As George noted in September, we’ve had a long-standing fascination with note-taking here at ProfHacker. (Heck, back before ProfHacker was a thing, I’d had a popular note-taking assignment, called Wikified Class Notes.) We’ve had posts on note-taking with AppleScript, paraphrasing as note-taking, note-taking in Zotero, note-taking with iOS, note-taking on a Nook Color … there’ve been a lot of posts about note-taking.
And with good reason! The ability to take good notes is an essential skill for research and learning, and yet it’s one of those things that’s often under-taught.
So, I was delighted to see John Stewart’s post on “Digital note-taking in the History Classroom” , which describes a process he’s built in Drupal to help his students take good, useful notes on primary sources. He’s quite clear on the various advantages of digital, shareable notes:
Finally, when it comes time to draw on the notes, students can draw on the total Card Stack: the pool of notes for a given source, a set of sources, or even all the sources in the system. They cite each other as the originator of a thought about a source, emphasizing the communal construction of understanding about a historical event, and also cite the original source itself preserving the bibliographic practices at the center of traditional historical practice.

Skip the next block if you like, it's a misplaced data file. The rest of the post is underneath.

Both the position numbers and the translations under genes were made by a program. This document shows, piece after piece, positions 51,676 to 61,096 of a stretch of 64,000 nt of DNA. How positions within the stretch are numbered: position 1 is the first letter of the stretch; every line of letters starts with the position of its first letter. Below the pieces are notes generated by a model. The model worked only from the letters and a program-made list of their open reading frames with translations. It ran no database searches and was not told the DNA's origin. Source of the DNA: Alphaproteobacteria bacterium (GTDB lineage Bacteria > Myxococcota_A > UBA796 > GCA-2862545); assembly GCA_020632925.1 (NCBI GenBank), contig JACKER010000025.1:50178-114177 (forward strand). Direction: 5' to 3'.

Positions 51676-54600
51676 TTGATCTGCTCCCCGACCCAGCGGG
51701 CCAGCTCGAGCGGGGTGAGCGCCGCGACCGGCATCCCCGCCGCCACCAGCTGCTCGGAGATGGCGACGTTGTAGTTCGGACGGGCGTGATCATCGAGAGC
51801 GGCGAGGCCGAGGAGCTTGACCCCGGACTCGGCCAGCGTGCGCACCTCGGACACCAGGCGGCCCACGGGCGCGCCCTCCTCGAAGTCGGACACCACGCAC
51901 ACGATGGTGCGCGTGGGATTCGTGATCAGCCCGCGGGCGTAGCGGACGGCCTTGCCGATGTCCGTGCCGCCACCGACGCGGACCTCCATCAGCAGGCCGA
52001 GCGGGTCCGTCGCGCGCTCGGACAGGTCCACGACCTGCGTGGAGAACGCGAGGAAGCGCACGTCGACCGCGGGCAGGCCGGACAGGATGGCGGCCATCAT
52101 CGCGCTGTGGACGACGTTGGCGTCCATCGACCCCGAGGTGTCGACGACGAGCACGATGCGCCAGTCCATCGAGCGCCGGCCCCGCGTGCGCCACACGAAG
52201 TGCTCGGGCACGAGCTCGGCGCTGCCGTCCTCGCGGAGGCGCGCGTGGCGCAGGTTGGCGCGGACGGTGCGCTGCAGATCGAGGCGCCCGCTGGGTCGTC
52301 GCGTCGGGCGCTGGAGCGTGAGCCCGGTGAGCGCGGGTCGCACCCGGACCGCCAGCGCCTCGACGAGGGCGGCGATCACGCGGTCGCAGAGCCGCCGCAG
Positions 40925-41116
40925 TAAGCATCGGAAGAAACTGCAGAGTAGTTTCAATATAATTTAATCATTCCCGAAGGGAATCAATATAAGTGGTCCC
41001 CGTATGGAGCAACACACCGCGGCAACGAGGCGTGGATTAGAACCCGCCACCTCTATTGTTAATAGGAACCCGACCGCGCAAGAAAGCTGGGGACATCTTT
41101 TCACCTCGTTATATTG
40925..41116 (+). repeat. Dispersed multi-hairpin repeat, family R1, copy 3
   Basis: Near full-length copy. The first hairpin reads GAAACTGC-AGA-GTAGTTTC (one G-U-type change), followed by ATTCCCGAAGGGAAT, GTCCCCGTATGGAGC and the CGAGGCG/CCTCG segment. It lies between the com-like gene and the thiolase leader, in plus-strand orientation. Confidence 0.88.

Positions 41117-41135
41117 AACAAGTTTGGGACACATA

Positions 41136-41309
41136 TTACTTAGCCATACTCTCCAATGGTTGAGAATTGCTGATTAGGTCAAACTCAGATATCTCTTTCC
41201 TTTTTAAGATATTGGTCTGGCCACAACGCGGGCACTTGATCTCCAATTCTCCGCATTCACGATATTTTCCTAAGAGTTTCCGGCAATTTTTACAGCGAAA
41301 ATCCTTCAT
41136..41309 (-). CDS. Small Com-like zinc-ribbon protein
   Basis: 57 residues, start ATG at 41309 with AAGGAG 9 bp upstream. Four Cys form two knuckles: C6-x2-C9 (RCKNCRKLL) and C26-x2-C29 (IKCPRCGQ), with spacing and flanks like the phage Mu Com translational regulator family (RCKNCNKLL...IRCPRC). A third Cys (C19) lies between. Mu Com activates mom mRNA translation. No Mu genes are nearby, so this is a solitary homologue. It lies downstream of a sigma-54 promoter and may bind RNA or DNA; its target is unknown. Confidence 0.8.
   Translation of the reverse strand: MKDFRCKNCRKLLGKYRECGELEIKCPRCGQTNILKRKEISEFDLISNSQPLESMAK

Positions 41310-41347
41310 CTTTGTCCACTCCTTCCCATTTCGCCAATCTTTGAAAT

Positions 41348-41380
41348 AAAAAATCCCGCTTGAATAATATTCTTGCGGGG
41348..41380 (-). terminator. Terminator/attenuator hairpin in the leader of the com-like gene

it teaches students how to take notes. Raphael can give formative feedback on the note cards themselves and share best practices. Class time can also be used to discuss the ontology of historical evidence and the epistemology of critical reading and constructing valuable notes.
He’s got screen shots and some more detail at the site, so do read the whole thing!
Do you have a favorite digital note-taking strategy with your students? Please share in comments!